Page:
Islet Cell Transplant for Type 2 Diabetes: Could it Work?

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Islet cell transplantation is being touted as a future option for treating type 2 diabetes, even though it’s an experimental procedure that has only been tried on type 1 diabetics.

“I’m a big proponent of islet cell transplantation for type 2 diabetics,” says Dr. Gordon Weir, who is one of the world’s foremost experts on islet cell transplantation as Co-Head of the Section on Islet Cell and Regenerative Biology, the Diabetes Research and Wellness Foundation Chair at the Joslin Diabetes Center, and Professor of Medicine at Harvard Medical School. “I tell people this and they look at me like I’m a little nuts. But, I believe there is no reason it couldn’t work effectively. I’m actually more optimistic about islet cell transplant for type 2 than for type 1.”

Several significant hurdles need to be overcome, however, before either type 1 or type 2 diabetics benefit from islet cell transplantation. Chief among them is perfecting a method for producing islet cells beyond having to rely on those provided by deceased organ donors, and making the procedure cost effective enough for widespread use.

Islet cell transplantation is a strictly experimental procedure in which insulin-producing islet (pronounced eye-let) cells from cadaver pancreases are transplanted into the liver of a type 1 diabetic. The procedure replaces the islet cells killed off as a result of an autoimmune response, which typically causes type 1 diabetes.

Type 2 diabetes, meanwhile, is not considered an autoimmune disease that kills off islet cells. Instead, type 2 is characterized by the body’s inability to respond to insulin (insulin resistance) or by a decrease in insulin production. But, according to Weir, just because type 2 has a different root cause than type 1 doesn’t mean transplanting islet cells into type 2 diabetics would not be effective.

Dr. Gordon Weir
Dr. Gordon Weir

“Pancreas transplants have been shown to work well in treating type 2 diabetes,” Weir says. “If the type 2 diabetes is caused by a resistance to the action of insulin, then we can give them more cells. If their cells are making too little insulin, then we can give them more cells. Either way, it would work. It’s similar to administering a shot of insulin.”

Weir is not alone is considering the theoretical possibility of an islet cell transplant for treating type 2 diabetes. Orgenesis is a company that is perfecting a process of turning a diabetic’s own liver cells into pancreatic cells that can then be transplanted back into the person to cure their diabetes. In their marketing materials Orgenesis says their technology could be used to treat type 2 diabetes, even though it’s not yet been tested or tried in a clinical setting.

“Just because it’s never been done,” says Orgenesis President and CEO Vered Caplan, “doesn’t mean it can’t be done or that it wouldn’t work. It makes perfect sense that it would.”

Weir cautions that replacing the beta cells (which is the specific part of the islet cell that produces insulin) through a transplant would only treat type 2 diabetes. It would not “cure” it in the classic sense of eradicating the cause. That, however, is beside the point.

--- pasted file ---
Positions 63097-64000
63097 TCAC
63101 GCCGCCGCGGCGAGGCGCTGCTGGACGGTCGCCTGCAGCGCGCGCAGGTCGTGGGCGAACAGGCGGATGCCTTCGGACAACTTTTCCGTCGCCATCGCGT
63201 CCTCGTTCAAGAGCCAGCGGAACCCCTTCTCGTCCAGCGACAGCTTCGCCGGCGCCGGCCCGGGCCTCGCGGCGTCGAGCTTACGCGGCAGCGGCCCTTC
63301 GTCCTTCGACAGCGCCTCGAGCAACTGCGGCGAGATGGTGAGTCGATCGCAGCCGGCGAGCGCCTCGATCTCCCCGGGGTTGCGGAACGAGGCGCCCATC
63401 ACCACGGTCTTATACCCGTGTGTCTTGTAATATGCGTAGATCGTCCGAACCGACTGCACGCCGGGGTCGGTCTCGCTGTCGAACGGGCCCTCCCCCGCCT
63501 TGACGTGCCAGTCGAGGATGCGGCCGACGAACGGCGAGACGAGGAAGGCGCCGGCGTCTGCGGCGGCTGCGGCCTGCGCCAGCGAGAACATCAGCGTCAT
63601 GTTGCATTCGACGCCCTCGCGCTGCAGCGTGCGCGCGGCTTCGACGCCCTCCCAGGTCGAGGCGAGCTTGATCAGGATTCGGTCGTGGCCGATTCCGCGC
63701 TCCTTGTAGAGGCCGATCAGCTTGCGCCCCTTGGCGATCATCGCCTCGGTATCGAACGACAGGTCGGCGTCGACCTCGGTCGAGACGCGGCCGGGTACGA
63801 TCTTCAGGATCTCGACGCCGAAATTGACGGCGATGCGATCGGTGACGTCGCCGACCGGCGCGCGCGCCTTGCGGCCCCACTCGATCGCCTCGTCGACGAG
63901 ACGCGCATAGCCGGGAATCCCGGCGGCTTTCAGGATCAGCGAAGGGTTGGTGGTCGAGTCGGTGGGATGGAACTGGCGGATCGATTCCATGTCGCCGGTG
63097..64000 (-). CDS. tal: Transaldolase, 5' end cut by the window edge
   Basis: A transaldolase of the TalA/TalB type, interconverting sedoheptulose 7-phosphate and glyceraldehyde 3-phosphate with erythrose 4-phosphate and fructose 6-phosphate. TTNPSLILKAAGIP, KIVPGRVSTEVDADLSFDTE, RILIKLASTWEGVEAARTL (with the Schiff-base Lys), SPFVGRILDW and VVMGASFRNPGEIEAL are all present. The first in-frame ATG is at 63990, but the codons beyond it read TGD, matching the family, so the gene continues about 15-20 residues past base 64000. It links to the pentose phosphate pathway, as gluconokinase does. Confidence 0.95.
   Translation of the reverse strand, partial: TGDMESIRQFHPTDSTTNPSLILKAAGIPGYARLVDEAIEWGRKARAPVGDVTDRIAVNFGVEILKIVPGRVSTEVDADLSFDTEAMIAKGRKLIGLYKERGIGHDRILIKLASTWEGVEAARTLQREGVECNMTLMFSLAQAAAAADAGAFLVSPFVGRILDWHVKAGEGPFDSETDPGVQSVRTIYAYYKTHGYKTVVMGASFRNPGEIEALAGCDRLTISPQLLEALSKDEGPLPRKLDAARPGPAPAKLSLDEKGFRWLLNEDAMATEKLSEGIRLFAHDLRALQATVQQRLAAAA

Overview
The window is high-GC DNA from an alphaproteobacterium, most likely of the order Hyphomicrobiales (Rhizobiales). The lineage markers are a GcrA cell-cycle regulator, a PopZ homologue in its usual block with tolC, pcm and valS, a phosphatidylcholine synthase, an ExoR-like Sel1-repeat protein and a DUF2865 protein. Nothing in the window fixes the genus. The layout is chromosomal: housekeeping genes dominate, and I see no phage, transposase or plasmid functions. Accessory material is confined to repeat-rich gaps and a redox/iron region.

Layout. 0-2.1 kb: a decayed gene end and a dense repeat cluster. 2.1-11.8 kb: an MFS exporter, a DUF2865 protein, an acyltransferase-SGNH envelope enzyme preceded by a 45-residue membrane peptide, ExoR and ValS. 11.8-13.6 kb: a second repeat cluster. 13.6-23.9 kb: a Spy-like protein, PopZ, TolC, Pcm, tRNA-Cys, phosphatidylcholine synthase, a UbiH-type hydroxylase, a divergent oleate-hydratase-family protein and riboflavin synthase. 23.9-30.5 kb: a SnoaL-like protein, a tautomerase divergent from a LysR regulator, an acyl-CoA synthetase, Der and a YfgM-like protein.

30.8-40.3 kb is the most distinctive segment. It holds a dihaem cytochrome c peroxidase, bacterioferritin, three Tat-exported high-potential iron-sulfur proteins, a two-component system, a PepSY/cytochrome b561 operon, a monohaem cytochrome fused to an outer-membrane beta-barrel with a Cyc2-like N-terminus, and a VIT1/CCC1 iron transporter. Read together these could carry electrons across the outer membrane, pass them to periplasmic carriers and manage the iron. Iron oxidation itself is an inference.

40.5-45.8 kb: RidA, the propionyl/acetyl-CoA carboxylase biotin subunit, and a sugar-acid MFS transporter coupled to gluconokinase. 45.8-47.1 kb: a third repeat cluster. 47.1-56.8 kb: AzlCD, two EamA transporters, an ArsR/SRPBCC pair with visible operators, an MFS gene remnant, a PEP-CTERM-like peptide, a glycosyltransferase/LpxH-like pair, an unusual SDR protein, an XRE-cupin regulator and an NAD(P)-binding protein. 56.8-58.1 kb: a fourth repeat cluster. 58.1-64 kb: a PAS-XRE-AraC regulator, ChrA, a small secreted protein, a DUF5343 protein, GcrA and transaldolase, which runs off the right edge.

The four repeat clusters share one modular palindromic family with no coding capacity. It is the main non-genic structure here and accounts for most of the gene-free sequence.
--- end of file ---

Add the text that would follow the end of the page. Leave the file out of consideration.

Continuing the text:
“Type 2 itself can be viewed as two separate diseases,” Weir says. “In one, insulin resistance is caused by obesity and lifestyle. In the other, beta cells fail and produce less insulin. Either way we can improve blood sugar control by transplanting beta cells. That means the patient will be a heck of a lot healthier and we can cut their chances of developing diabetic complications. The transplant, however, can’t improve obesity or other lifestyle factors, but we can at least protect them from the effects of diabetes.”

Another factor that indicates islet cell transplantation might be an effective treatment for type 2 is the fact that type 2 diabetics are not suffering from an autoimmune response. Type 2 diabetes is not caused by the body targeting and killing islet cells in the first place, like in type 1 diabetes. That means, Weir says, that type 2 diabetics might not need post-transplant immunosuppression, like type 1 subjects now require, in order to not reject the newly transplanted cells.

“Also,” Weir says, “islet these cells die very slowly in type 2 diabetics. A transplant then might last a decade, or even more. And, when those cells become resistant or die, we can simply transplant more.”

Given all these potential benefits, why aren’t researchers transplanting islet cells into type 2 diabetics to test the effectiveness of the procedure? The primary reason is that islet cells are extremely scarce and expensive to harvest and transplant. The only source is donated cells from cadaver pancreases. Additionally, each person who receives a transplant would require two or more transplants to have a chance for making it effective.

That problem, however, is being addressed. There are many companies, such as Orgenesis, working on ways to produce islet cells without relying on donor cells. These include generating them from embryonic stem cells, as well as growing islet cells from an adult’s own existing cells. In April researchers at the New York Stem Cell Foundation announced they had grown a stem cell line of insulin-producing beta cells from the skin cells of an adult diabetic.

“If there was a new source of beta cells it would mean that islet cell transplantation has real potential to become a viable treatment for type 2 diabetes,” says Weir—a man whose personalized license plate says ISLETS. “And I can tell you, the science is moving very quickly toward making it a reality.”

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